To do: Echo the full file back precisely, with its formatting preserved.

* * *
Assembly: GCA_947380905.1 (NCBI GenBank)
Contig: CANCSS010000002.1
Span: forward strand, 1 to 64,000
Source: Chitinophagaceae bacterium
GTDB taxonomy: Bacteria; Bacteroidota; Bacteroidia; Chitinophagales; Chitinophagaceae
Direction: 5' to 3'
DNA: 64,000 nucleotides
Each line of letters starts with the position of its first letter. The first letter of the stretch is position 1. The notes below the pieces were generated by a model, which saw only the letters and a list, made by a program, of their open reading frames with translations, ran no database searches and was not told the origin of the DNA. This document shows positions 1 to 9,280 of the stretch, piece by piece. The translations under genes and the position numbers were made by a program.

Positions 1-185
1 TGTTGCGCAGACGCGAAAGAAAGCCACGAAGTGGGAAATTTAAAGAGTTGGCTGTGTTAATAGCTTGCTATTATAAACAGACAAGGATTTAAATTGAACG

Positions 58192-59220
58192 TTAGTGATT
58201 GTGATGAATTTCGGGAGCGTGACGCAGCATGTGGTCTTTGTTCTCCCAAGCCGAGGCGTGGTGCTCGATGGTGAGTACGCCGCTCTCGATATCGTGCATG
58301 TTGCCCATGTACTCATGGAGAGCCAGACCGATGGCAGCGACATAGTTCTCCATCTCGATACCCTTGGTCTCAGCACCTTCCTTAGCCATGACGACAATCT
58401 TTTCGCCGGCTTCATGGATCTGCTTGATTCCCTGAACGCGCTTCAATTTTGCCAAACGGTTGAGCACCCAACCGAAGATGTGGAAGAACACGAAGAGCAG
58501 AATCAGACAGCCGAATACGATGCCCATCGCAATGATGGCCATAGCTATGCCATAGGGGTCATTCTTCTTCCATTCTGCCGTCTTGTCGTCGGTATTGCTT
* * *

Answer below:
Assembly: GCA_947380905.1 (NCBI GenBank)
Contig: CANCSS010000002.1
Span: forward strand, 1 to 64,000
Source: Chitinophagaceae bacterium
GTDB taxonomy: Bacteria; Bacteroidota; Bacteroidia; Chitinophagales; Chitinophagaceae
Direction: 5' to 3'
DNA: 64,000 nucleotides
Each line of letters starts with the position of its first letter. The first letter of the stretch is position 1. The notes below the pieces were generated by a model, which saw only the letters and a list, made by a program, of their open reading frames with translations, ran no database searches and was not told the origin of the DNA. This document shows positions 1 to 9,280 of the stretch, piece by piece. The translations under genes and the position numbers were made by a program.

Positions 1-185
1 TGTTGCGCAGACGCGAAAGAAAGCCACGAAGTGGGAAATTTAAAGAGTTGGCTGTGTTAATAGCTTGCTATTATAAACAGACAAGGATTTAAATTGAACG

Positions 58192-59220
58192 TTAGTGATT
58201 GTGATGAATTTCGGGAGCGTGACGCAGCATGTGGTCTTTGTTCTCCCAAGCCGAGGCGTGGTGCTCGATGGTGAGTACGCCGCTCTCGATATCGTGCATG
58301 TTGCCCATGTACTCATGGAGAGCCAGACCGATGGCAGCGACATAGTTCTCCATCTCGATACCCTTGGTCTCAGCACCTTCCTTAGCCATGACGACAATCT
58401 TTTCGCCGGCTTCATGGATCTGCTTGATTCCCTGAACGCGCTTCAATTTTGCCAAACGGTTGAGCACCCAACCGAAGATGTGGAAGAACACGAAGAGCAG
58501 AATCAGACAGCCGAATACGATGCCCATCGCAATGATGGCCATAGCTATGCCATAGGGGTCATTCTTCTTCCATTCTGCCGTCTTGTCGTCGGTATTGCTT